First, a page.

2018 proved that the only thing you can predict about the Trump administration’s immigration policy is it’s unpredictable. On Wednesday, two separate court decisions dealt blows to the Trump administration’s efforts to deter asylum seekers. On Thursday, the administration announced an unprecedented new plan to force asylum seekers to remain in Mexico, overturning current practices in use for decades And on Friday, the president held Congress hostage as he continued to threaten to shut down the government over $5 billion in border wall funding
The most recent rollercoaster began on Wednesday morning when a federal court in Washington, DC struck down part of former Attorney General Jeff Session’s efforts to prevent victims of domestic violence or gangs from receiving asylum. The ruling prevents the administration from applying the new limits at the credible fear interview stage, the initial screening for many asylum seekers apprehended at the border. However, the ruling did not prevent Sessions’ limits on asylum from being applied in affirmative asylum interviews or immigration court proceedings.
Later on Wednesday, a federal judge in San Francisco issued a preliminary injunction in a case challenging the Trump administration’s asylum ban for individuals who entered the United States between ports of entry. The injunction extends a previous order which had halted the plan only days after it went into effect. On Friday afternoon, the Supreme Court voted 5-4 to reject the Trump administration’s request to put the decision on hold, a further blow to the asylum ban.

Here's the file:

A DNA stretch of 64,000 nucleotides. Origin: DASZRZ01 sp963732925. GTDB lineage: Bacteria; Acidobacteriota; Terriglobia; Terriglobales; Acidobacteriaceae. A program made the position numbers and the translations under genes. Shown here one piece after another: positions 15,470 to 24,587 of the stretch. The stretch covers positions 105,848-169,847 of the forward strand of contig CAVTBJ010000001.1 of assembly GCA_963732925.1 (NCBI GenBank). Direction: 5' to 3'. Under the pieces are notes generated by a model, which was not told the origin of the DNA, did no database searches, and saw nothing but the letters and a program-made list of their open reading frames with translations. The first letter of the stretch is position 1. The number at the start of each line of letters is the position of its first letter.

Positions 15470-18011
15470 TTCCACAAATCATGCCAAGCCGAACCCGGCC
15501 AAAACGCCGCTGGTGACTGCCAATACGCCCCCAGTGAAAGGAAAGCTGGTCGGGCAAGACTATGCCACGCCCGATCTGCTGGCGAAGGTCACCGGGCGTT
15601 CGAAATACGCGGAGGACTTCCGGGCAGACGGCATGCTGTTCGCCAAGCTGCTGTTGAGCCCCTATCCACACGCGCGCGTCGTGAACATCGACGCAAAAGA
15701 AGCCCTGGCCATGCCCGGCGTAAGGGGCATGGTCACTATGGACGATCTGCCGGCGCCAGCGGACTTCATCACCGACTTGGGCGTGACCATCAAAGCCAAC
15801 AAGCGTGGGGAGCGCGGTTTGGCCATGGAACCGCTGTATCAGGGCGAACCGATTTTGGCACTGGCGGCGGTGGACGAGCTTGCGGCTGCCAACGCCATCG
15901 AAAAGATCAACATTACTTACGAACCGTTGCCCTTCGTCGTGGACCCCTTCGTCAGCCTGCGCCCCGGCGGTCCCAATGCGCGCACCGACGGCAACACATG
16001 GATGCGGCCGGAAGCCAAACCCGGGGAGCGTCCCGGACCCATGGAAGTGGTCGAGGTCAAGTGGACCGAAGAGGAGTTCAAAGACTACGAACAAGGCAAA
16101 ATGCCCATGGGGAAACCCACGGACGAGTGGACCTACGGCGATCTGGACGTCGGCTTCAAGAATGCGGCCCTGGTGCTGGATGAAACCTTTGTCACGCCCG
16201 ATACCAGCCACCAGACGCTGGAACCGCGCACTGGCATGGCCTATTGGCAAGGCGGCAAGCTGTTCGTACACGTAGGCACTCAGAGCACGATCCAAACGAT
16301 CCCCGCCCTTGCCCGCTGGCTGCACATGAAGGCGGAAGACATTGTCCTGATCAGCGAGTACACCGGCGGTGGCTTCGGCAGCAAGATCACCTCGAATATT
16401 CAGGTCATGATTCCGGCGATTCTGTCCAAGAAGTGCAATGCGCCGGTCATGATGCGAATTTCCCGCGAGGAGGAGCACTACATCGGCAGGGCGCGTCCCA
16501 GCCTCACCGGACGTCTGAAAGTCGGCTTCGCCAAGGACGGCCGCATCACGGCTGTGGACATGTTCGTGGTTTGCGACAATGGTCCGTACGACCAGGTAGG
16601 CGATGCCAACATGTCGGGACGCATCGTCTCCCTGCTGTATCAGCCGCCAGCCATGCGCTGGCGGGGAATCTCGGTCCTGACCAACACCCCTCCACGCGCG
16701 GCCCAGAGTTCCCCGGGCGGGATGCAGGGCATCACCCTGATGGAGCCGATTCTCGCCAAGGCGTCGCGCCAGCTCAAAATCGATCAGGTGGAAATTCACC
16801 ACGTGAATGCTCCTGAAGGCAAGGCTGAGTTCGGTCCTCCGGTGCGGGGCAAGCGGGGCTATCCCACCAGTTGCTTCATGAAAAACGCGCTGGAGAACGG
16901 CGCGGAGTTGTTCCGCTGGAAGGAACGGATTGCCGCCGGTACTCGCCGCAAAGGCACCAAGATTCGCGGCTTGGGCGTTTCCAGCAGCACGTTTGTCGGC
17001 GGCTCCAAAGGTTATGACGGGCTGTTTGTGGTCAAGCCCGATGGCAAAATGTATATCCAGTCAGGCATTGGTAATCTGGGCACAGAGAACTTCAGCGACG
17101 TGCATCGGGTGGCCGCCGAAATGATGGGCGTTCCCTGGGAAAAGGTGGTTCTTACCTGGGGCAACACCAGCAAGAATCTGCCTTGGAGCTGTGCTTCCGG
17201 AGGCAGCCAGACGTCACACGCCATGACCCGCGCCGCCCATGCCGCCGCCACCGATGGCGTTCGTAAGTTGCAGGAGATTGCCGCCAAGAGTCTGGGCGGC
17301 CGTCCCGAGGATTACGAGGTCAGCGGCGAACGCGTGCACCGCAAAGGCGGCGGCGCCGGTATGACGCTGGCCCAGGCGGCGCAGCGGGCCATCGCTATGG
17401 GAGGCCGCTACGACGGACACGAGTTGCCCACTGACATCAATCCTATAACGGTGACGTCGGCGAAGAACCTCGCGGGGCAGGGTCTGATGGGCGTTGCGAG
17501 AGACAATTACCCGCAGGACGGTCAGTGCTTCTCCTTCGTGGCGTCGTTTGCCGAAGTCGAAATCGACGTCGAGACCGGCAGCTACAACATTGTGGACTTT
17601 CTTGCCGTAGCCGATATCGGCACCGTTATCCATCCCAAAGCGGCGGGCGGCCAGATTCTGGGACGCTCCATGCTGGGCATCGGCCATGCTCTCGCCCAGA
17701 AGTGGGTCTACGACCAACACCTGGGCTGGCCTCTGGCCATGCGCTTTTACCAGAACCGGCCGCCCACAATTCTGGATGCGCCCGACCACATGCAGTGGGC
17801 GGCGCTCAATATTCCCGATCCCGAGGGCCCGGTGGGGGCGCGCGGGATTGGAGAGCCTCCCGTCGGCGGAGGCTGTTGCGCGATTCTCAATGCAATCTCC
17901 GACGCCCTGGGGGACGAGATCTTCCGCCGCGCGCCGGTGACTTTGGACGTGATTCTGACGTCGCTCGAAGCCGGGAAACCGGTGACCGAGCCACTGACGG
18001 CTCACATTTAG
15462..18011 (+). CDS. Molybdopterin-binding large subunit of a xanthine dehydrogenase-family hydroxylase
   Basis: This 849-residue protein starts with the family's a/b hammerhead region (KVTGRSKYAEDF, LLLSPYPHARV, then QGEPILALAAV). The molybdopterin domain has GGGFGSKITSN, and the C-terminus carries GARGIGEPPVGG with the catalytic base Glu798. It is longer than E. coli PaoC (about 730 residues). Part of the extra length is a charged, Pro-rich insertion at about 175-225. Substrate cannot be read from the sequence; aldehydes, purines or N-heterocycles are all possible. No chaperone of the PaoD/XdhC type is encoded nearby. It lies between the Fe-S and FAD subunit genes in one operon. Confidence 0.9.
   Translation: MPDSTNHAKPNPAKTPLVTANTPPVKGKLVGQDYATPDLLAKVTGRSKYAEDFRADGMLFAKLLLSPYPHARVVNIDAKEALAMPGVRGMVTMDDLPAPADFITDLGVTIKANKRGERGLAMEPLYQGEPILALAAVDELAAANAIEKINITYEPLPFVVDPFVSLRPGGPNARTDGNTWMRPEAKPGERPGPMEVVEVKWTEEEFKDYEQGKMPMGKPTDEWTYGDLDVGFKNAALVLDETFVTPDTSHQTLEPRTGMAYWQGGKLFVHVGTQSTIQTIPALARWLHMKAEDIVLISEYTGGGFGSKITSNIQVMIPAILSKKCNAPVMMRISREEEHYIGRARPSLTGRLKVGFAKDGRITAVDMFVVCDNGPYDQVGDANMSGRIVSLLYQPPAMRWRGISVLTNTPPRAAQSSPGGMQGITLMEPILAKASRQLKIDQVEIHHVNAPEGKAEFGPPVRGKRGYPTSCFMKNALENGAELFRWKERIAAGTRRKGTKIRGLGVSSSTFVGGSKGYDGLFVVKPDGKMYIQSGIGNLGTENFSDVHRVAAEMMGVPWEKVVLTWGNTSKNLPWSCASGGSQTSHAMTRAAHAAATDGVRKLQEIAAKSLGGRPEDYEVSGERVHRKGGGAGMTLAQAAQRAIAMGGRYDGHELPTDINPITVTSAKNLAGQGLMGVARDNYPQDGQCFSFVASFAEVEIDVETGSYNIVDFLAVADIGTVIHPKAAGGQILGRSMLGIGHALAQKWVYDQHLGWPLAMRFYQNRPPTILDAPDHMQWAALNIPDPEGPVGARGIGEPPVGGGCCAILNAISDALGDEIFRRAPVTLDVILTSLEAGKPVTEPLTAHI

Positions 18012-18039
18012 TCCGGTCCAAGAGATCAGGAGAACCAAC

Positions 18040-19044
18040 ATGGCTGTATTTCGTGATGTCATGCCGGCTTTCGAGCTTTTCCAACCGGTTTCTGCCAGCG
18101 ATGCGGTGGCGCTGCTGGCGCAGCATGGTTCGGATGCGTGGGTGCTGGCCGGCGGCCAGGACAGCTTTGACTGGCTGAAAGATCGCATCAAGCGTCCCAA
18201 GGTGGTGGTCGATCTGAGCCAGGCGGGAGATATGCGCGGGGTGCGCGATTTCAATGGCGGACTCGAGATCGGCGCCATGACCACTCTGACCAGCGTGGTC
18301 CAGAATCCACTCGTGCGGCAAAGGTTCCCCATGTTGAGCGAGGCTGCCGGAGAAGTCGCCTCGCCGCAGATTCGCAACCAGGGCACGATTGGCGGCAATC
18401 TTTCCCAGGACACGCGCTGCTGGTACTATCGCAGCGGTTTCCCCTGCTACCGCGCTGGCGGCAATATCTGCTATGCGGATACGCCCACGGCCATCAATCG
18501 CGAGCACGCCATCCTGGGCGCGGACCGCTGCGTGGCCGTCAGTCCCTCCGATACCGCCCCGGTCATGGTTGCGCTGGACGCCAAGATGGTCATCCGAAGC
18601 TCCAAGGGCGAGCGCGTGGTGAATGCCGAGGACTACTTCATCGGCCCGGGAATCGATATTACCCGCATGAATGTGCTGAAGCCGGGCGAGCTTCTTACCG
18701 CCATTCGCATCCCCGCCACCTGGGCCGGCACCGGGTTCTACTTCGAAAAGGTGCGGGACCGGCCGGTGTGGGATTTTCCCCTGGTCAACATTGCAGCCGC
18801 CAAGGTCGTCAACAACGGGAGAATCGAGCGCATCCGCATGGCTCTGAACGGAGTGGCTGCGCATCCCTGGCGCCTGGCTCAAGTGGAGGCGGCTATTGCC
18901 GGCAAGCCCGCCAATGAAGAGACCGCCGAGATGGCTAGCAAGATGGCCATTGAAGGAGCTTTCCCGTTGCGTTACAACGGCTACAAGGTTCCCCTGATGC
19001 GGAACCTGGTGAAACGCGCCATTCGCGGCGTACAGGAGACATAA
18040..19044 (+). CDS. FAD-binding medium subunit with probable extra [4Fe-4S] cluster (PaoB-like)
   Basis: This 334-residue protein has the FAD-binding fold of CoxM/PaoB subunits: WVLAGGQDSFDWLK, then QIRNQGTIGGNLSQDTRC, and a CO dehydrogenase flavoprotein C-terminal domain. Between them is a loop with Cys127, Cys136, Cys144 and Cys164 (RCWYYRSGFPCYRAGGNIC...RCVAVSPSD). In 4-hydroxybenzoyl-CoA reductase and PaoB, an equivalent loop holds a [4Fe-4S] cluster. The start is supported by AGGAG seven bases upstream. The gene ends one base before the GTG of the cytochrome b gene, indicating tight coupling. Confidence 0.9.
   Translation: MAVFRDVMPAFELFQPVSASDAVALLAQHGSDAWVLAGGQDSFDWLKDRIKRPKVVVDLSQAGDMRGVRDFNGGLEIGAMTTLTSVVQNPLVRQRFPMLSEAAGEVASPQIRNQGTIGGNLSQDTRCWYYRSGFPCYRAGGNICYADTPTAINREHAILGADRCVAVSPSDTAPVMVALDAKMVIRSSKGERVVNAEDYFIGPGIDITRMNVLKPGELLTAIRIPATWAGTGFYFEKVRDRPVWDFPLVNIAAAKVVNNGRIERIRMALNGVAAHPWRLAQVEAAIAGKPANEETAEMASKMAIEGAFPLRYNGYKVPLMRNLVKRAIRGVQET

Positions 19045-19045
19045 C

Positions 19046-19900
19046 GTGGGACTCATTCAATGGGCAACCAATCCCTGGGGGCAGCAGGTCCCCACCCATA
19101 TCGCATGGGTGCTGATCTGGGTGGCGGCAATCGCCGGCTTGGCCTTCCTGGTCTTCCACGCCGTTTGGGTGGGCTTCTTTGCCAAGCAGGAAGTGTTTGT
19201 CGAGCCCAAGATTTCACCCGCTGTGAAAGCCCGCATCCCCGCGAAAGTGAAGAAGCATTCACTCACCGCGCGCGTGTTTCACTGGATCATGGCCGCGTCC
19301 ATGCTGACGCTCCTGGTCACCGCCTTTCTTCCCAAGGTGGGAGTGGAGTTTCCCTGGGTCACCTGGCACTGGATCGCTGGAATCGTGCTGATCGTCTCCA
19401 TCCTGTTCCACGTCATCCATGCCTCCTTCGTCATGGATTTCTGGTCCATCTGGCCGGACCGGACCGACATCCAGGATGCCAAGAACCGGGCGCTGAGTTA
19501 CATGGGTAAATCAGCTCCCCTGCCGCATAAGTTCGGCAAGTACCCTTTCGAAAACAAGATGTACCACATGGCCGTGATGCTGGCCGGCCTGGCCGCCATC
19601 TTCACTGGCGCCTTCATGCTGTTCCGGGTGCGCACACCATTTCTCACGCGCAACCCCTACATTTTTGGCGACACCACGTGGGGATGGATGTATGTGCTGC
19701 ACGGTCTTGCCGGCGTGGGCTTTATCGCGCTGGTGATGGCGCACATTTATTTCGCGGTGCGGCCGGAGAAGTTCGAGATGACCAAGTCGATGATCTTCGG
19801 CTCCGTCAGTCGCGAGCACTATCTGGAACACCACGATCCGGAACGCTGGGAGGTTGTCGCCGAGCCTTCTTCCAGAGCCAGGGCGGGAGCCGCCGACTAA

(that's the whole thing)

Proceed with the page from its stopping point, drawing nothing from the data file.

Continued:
On Thursday morning, the Trump administration announced that it had taken yet another major action to halt asylum seekers from coming to the United States. It rolled out a new plan to return to Mexico those asylum seekers who arrive at U.S-Mexico border for the duration of immigration court proceedings in the United States. Details of the plan, including who it will apply to, how it will work, and where it will be used in Mexico, remain vague.
Mexican officials expressed total surprise at the announcement, and many were wary about the effects the plan might have on border cities. One official in Tijuana told Buzzfeed News that “We don’t want that. It will create a huge problem for us.” However, the government of Mexico responded by announcing they would issue humanitarian visas and work permits to asylum seekers waiting for U.S. immigration court hearings.
Finally, by the end of the week, the President made yet another surprising move to shut down the government over a bipartisan plan that would have funded the government into February without providing any additional money for a border wall. Despite declaring last week that he would take proud ownership of a government shutdown, on Friday morning the President instead tried to shift the blame to Democrats for voting against a bill that would provide an additional $5 billion to build a wall along the southern border. It is possible that a shutdown would continue through January 3rd, when Democrats take control of the House of Representatives.
Rather than offering well-reasoned plans that can both survive court challenges and advance American prosperity, the administration remains relentlessly focused on obstructing asylum seekers and attacking the immigrant community. As we move into 2019, we should expect more of the same. But the time and energy spent on these efforts should instead be directed toward working with Congress to build legislative compromise to achieve what is best for the nation.
This article is solely a partial explanation of all the issues related to the topic of this newsletter and is not to be considered legal advice. Persons interested in obtaining more information should consult with their legal counsel to obtain explanations of all issues addressed herein.